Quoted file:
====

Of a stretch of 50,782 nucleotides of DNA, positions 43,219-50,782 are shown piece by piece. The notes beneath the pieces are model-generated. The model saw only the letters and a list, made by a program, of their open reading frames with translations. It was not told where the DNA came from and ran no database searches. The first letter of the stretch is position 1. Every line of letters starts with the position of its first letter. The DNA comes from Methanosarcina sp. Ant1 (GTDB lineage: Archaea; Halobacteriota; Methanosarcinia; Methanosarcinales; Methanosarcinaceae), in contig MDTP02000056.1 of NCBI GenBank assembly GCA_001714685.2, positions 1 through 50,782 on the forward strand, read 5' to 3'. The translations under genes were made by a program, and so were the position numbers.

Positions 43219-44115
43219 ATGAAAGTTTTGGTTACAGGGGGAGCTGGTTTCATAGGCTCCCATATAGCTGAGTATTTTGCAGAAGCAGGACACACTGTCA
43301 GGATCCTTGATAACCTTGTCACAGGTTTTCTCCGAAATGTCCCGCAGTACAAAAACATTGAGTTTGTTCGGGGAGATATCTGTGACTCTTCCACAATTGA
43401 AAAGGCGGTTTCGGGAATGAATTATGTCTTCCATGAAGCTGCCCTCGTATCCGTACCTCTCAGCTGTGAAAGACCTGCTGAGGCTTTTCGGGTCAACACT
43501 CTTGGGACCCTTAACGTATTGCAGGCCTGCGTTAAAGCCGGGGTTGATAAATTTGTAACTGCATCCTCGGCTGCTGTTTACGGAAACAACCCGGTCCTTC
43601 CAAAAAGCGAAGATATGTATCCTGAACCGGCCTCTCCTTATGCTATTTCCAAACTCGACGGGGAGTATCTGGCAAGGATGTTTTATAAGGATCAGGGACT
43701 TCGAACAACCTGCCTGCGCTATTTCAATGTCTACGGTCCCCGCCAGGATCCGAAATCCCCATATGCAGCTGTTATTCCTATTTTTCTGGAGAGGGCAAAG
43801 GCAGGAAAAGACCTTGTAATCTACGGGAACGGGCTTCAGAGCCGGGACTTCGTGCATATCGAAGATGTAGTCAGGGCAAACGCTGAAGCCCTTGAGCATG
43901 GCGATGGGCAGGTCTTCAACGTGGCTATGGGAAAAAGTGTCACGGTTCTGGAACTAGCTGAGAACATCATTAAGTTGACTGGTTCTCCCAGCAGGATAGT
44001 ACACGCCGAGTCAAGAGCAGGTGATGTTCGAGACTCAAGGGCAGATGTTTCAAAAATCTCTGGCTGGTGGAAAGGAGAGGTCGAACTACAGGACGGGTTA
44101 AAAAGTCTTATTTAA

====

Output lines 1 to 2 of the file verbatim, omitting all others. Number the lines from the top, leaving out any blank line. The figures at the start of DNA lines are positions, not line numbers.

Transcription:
Of a stretch of 50,782 nucleotides of DNA, positions 43,219-50,782 are shown piece by piece. The notes beneath the pieces are model-generated. The model saw only the letters and a list, made by a program, of their open reading frames with translations. It was not told where the DNA came from and ran no database searches. The first letter of the stretch is position 1. Every line of letters starts with the position of its first letter. The DNA comes from Methanosarcina sp. Ant1 (GTDB lineage: Archaea; Halobacteriota; Methanosarcinia; Methanosarcinales; Methanosarcinaceae), in contig MDTP02000056.1 of NCBI GenBank assembly GCA_001714685.2, positions 1 through 50,782 on the forward strand, read 5' to 3'. The translations under genes were made by a program, and so were the position numbers.

Positions 43219-44115